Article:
Farmers’ arsenal against insect pests in crops can easily include weapons of mass destruction that are free and require little maintenance.
They come in all shapes and minute sizes and their presence contributes to ecosystem stability.
These weapons are otherwise known as nature’s array of beneficial insects, those that battle pest species that reduce crop yield and profitability.
John Gavloski, Manitoba’s provincial entomologist, told those in an Alberta Agriculture webinar that removal of beneficial insects makes pest problems more likely. The keys to preserving insects that can work with crop production include:
- using insecticides only when economic thresholds are exceeded
- using selective insecticides where possible
- spraying only patches, field edges or strips where practical
- rotating crops
- maintaining habitat for beneficial insects
The last item requires farmers to leave cover in field edges and shelter belts and try to have flowering species, with a variety of blossom shapes and sizes, throughout the growing season.
Don’t tank mix insecticides and spray “just in case” of a problem, said Gavloski.
“You can inadvertently do more harm than good.”
As for the good that bugs do, Gavloski said that depending on type, beneficial insects pollinate, eat other insects, eat weeds and weed seeds, help decompose stubble and dung and improve the soil.
He identified 10 orders of insects and arachnids that help manage crop pests:
- Ordonata: dragonflies, damselflies
- Orthoptera: crickets
- Dermaptera: earwigs
- Thysanopterta: predacious thrips
- Hemiptera: minute pirate bugs, damsel bugs, stink bugs
- Neuroptera: green lacewings
- Coleoptera: ground beetles, rove beetles, lady beetles
- Diptera: tachinid flies, hover flies, stiletto flies
- Hymenoptera: parasitic wasps, ants
- Araneida: spiders
Insects in this category are “true bugs” and a few families within this order are good predators of pest species, said Gavloski. Damsel bugs are one example. There are 12 species in Canada and they kill by injecting digestive enzymes into prey. In field conditions, they’ve been known to attack diamondback moths, and will sometimes kill more than they actually eat, which is a bonus.
“They’re very quick. I’ve even seen them catch things like lygus bugs and feed on them. They will feed on a variety of things,” Gavloski said.
Minute pirate bugs, also “true bugs,” are other beneficial insects.
“They can be quite a valuable early season predator of things like aphids.”
Minute pirate bugs are often used in greenhouses to battle mites and thrips but that’s not economical in a field situation.
The stink bug group is large but some are strictly predators of other insects, said Gavloski. The two-spotted stink bug is often found in potato fields, where it attacks Colorado potato beetle as well as other insects.
The larval form of green lacewing looks like a small brown alligator. These larvae are very quick and able to catch and eat aphids, caterpillars and anything their size or smaller, including their siblings.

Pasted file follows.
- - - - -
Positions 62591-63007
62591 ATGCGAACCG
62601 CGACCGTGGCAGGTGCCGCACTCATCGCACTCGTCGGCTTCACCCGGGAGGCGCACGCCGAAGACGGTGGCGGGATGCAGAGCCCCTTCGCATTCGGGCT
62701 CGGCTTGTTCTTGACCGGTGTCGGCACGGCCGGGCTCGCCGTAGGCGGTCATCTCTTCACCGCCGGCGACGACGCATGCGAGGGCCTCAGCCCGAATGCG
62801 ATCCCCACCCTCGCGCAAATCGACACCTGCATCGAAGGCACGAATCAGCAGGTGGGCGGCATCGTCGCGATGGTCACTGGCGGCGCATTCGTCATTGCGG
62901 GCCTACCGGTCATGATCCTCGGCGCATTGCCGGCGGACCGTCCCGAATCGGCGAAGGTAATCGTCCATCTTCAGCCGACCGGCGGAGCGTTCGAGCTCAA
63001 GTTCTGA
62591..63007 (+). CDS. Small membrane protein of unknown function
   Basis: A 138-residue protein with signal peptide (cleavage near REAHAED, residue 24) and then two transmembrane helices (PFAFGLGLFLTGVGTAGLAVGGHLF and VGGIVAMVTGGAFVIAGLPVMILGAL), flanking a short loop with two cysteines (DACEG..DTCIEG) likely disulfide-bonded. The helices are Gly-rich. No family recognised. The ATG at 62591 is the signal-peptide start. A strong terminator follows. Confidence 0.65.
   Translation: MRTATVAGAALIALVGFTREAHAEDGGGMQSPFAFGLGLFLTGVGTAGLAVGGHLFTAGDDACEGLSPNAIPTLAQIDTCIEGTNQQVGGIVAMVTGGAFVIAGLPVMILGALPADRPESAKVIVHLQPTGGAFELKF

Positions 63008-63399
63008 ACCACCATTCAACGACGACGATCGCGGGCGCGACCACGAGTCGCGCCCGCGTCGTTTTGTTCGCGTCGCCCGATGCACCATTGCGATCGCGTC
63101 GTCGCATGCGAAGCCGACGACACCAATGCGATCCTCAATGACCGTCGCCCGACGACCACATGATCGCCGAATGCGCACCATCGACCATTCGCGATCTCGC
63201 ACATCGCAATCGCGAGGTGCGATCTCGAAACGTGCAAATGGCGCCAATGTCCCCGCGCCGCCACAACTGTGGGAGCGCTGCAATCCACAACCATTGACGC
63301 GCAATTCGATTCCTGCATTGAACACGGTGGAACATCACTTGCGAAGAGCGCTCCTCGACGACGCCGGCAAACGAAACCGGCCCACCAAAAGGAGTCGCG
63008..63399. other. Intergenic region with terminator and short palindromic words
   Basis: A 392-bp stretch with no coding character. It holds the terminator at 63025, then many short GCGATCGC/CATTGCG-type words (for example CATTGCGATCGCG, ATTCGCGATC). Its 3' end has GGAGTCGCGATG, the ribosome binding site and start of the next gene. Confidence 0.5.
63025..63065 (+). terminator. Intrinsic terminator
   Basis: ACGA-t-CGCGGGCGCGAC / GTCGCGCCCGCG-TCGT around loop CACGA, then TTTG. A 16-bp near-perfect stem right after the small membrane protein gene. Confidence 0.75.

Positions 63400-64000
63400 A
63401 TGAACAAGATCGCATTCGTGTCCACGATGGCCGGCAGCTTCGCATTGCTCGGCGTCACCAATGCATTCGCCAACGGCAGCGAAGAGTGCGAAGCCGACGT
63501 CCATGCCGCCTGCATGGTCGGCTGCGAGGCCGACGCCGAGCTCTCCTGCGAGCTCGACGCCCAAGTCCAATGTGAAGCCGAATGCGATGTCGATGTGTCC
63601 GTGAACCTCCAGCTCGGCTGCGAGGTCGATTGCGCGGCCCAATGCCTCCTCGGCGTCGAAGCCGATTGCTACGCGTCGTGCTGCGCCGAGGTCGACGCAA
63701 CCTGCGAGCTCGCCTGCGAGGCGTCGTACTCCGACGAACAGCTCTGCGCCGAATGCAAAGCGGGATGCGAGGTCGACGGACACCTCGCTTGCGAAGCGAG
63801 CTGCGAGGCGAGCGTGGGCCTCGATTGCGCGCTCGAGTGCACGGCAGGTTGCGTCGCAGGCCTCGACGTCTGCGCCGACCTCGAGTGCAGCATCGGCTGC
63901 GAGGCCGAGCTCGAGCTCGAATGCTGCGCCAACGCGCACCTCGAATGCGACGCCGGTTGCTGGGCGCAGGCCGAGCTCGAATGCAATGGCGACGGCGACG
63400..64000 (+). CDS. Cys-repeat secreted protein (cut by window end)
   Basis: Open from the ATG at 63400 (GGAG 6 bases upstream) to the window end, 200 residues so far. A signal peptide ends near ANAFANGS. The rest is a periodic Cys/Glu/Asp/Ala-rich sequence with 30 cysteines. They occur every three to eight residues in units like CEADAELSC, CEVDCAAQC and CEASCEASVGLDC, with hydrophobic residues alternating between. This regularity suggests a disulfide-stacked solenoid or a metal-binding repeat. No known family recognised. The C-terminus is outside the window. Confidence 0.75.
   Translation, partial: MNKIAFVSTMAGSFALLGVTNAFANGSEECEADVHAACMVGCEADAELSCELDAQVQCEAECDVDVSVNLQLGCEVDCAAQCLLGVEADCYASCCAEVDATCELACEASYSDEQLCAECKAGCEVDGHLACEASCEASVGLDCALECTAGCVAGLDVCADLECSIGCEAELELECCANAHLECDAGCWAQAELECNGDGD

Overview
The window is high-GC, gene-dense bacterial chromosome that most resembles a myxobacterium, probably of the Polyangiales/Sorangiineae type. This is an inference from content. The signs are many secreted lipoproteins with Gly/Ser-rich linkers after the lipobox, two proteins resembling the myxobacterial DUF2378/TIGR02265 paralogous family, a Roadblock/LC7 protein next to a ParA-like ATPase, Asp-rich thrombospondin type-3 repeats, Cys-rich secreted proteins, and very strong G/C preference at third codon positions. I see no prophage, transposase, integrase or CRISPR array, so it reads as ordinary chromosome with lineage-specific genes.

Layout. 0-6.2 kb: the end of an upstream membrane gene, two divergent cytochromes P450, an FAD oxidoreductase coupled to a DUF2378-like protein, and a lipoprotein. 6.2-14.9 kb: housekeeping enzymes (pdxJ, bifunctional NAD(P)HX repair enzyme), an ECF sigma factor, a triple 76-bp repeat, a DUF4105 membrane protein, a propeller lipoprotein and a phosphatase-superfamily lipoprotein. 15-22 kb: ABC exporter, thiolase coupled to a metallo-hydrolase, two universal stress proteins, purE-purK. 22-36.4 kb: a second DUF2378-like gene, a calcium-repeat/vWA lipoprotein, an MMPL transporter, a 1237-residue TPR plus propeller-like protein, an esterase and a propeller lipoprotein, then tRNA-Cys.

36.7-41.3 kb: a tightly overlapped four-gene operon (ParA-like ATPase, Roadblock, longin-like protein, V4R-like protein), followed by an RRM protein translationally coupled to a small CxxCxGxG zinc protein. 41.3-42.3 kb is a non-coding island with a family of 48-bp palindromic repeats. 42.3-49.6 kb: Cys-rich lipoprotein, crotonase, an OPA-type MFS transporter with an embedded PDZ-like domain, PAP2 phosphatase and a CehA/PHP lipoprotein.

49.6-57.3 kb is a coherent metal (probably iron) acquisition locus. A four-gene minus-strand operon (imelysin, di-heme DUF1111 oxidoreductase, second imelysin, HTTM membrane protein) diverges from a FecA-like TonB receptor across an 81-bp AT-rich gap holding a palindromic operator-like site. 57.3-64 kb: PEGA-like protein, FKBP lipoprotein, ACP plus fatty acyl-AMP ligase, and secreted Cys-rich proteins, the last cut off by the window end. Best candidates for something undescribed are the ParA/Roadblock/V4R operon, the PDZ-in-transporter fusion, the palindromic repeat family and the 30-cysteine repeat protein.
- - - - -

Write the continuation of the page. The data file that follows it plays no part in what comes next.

They kill by injecting digestive juices into their prey.
Gavloski said years with large aphid infestations will also yield large lacewing numbers. These beneficial insects will eat diamondback moth larvae and cocoons and have also been seen to eat flea beetles.
Manitoba homeowners may have seen the multicoloured Asian lady beetle in recent years. Gavloski said they frequently get into homes and were plentiful in that province last year, which was also a big aphid year.
There are about 930 species of ground beetle in Canada and about 390 in Alberta. They will eat any insect that they are able to overpower, but are often overlooked because they are largely nocturnal.
Ground beetles can be brown, black or metallic green and are of many different sizes. Their heads are narrower than their thorax and abdomen and they usually have large mandibles and hardened wings, often with lines on those wings.
Ground beetles eat the eggs, larvae and pupae of Colorado potato beetles, as well as cutworms, root maggots, diamondback moth larvae, sunflower beetle larvae and wheat midge larvae.
Rove beetles make up another large group of beneficials, with more than 1,100 species in Canada and 265 of those in Alberta. They will feed on various fly maggots and pupae and are good predators of root maggot. One adult can eat 23 eggs or more than two pupae per day.
“They do have big appetites,” said Gavloski.
That is also characteristic of lady beetles. The seven-spotted lady beetle female can eat 115 soybean aphids on one day. Other species are also voracious eaters.
There are 500 species of hover flies in Canada and they are often mistaken for wasps or bees, said Gavloski. They are pollinators but their larvae prey on aphids, thrips and other insects.
Hoverfly larvae have a slug-like appearance, but are able to hook aphids and extract their fluids “like somebody sucking on a freezie.”
There are thousands of species of parasitic hymenoptera and probably more that haven’t yet been identified, said Gavloski. Some of these wasps sting but a much larger number can’t sting or are so small that a sting on a person would not be noticed.
Parasitic wasps lay eggs on caterpillars and the resulting larvae eat the host from the outside, eventually killing it. Some types feed on diamondback moth, others on bertha armyworm or cereal leaf beetle.